The optimal configuration in this regard, is dependent on the size of the active element and on the pressure and flow rate of the air source used. In one example, where two transistors develop 125 W heat in total, there was used a fan which generated 0.8 m3 /min. and 200 Pa, wherewith an effective heat transfer was obtained with pins having a diameter of 3 mm, a length of 24 mm, and a pitch or centre-to-centre arrangement of 5 mm. The pins were mounted perpendicularly to one main surface of a plate having a thickness of 4 mm with said surface measuring 83×33 mm and thus accommodating 119 cylinders. This configuration cannot be cast, injection moulded, rolled, milled or forged.
The material from which the heat transfer device is made shall have the highest possible thermal conductivity, since this will enable the device to be given smaller dimensions than would otherwise be possible, which in turn results in shorter conduction paths and smaller temperature differences. The cast aluminium alloys usually used have about 150 W/m° C., pure aluminium about 200 W/m° C., and copper and silver about 400 W/m° C. Pure copper can therefore be used advantageously for the manufacture of compact heat transfer devices, but is still more discriminating in the choice of manufacturing methods.
When soldering cylindrical copper pins to a copper plate, the distribution of the solder, among other things, creates a problem. Due to the high thermal conductivity of copper, a pin cannot be soldered to the copper plate without melting adjacent pins. This means that the solder joint alone cannot be used as a fixation means when soldering one pin at a time. If several pins are to be soldered in position simultaneously and these pins are held in position on the copper plate by means of a jig or like fixture, the solder will first melt and wet a given part of said surface. This area of the plate and the pins first wetted by the solder will then suck solder from the surroundings and the solder will rise up between the relatively densely packed pins as a result of capillary action. This means that the solder layers will have greatly varying thicknesses, which presents a problem.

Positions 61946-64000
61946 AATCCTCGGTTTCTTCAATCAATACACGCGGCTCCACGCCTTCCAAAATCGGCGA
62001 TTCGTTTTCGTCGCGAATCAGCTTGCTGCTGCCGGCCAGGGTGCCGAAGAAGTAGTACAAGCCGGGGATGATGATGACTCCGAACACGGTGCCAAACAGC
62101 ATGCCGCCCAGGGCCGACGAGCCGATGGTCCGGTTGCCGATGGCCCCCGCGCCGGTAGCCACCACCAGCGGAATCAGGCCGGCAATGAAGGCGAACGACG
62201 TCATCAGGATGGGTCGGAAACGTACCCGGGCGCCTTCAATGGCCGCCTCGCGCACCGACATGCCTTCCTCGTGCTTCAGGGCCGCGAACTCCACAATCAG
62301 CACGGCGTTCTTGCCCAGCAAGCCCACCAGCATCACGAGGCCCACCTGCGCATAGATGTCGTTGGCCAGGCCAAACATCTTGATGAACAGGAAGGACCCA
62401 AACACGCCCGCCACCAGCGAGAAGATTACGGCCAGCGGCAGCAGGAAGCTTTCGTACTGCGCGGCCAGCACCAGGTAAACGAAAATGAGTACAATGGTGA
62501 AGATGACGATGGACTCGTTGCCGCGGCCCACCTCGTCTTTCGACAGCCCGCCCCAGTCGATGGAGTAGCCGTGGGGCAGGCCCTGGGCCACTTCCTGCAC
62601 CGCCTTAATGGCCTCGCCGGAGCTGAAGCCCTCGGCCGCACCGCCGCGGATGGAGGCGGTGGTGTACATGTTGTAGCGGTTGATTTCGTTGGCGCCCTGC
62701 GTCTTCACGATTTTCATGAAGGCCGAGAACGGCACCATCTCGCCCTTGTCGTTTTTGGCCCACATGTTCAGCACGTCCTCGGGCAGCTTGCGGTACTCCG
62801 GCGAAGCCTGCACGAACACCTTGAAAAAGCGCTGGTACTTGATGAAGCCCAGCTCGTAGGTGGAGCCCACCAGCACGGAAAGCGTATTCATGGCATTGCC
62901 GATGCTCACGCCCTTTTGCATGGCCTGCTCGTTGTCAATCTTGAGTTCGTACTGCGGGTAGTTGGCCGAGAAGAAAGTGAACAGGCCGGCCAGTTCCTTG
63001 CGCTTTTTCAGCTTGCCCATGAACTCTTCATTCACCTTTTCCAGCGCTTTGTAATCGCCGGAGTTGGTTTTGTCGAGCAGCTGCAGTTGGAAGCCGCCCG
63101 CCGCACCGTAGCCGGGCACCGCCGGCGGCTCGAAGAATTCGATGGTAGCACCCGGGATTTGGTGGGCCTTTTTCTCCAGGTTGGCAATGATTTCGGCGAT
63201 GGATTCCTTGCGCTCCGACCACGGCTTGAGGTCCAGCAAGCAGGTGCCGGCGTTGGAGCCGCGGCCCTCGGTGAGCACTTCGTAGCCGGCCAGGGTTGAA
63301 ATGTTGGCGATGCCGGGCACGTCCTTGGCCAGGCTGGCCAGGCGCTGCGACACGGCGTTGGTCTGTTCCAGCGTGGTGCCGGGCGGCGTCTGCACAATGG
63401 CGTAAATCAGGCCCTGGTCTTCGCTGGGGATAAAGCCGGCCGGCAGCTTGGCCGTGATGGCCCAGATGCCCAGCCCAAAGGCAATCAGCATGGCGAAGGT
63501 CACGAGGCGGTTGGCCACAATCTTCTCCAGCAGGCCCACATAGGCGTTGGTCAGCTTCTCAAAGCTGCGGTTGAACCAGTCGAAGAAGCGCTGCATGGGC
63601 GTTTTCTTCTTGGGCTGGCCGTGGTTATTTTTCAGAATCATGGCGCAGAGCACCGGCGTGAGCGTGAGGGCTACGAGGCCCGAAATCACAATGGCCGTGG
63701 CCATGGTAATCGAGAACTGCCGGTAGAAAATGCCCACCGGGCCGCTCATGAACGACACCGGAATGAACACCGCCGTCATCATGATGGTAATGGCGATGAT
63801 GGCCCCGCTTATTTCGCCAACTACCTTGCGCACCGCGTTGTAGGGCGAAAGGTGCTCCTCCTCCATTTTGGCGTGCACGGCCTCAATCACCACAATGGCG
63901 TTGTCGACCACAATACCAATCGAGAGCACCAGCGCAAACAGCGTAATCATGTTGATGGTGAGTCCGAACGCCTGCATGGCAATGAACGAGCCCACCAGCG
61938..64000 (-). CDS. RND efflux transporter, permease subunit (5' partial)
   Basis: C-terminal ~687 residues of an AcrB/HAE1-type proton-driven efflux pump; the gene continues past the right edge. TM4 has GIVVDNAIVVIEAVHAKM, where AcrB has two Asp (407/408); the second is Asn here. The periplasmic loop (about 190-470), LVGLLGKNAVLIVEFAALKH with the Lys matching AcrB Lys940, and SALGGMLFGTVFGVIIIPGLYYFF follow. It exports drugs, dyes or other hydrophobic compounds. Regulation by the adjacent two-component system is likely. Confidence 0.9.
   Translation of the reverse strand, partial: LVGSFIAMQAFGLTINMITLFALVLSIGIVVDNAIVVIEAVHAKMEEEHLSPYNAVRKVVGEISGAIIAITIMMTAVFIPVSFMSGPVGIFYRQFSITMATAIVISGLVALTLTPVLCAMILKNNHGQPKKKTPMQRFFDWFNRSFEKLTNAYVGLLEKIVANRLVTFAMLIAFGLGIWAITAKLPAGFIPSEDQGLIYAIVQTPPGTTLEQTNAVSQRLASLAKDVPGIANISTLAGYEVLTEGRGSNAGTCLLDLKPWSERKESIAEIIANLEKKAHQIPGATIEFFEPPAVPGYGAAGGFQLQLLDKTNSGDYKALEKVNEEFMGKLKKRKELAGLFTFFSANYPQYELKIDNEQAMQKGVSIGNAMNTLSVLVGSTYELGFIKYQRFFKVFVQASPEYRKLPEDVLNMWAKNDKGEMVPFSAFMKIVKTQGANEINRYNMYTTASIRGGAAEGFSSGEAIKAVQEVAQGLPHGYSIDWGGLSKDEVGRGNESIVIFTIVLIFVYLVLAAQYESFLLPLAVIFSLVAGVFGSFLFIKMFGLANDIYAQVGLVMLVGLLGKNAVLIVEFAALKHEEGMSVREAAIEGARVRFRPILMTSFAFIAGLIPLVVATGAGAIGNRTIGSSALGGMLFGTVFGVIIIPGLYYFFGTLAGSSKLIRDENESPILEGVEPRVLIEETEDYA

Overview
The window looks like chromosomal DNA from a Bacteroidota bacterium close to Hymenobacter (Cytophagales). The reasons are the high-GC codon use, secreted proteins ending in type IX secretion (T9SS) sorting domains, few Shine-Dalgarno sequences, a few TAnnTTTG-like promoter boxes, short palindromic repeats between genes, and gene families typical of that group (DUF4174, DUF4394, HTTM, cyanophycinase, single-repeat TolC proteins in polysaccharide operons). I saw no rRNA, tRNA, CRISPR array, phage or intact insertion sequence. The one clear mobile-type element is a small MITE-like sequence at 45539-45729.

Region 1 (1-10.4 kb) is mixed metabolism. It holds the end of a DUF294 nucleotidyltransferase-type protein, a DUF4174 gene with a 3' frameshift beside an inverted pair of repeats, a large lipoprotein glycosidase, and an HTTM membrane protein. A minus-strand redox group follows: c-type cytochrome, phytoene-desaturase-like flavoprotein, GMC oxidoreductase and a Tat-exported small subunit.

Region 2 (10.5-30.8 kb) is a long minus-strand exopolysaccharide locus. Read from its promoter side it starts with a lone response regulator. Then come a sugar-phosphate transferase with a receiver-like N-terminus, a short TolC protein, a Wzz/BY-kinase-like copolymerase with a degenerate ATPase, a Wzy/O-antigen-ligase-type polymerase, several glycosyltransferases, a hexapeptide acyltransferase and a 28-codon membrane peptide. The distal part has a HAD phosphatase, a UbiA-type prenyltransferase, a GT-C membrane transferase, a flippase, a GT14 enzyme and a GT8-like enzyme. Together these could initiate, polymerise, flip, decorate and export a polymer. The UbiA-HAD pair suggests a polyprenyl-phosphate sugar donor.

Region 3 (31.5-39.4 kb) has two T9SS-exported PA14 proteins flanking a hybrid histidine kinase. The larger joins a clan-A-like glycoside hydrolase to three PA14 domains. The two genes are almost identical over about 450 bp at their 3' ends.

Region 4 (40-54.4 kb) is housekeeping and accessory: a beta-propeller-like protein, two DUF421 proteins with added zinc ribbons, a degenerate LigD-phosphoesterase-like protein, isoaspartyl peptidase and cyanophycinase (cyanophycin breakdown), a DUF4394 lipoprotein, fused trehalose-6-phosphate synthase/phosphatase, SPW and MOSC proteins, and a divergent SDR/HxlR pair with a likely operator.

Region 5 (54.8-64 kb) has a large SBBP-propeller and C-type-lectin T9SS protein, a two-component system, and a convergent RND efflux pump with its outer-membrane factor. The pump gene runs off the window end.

The object of the present invention is to avoid the problems associated with present methods of manufacturing heat transfer devices of the kind described, and to provide a method which is both simple and reliable, and also to provide a purposeful and practical tool by means of which the method can be carried out. The invention is based on the concept of mass soldering cylindrical pins on a flat plate with the aid of a special tool. This inventive concept is realized by a method and a tool having the characteristic features set forth in the characterizing clauses of respective method and apparatus Claims.
One advantage of the inventive method is that heat transfer devices having optimum thermal configurations can be manufactured quickly and inexpensively, with densely packed cylindrical pins for optimum heat transfer properties. The inventive tool is constructed to enable the method to be carried out quickly and reliably.
Further objects of the present invention and further advantages afforded thereby will be evident from the following detailed description of a preferred embodiment of the invention illustrated in the accompanying drawings.
FIG. 1 illustrates in perspective a heat transfer device manufactured in accordance with the inventive method.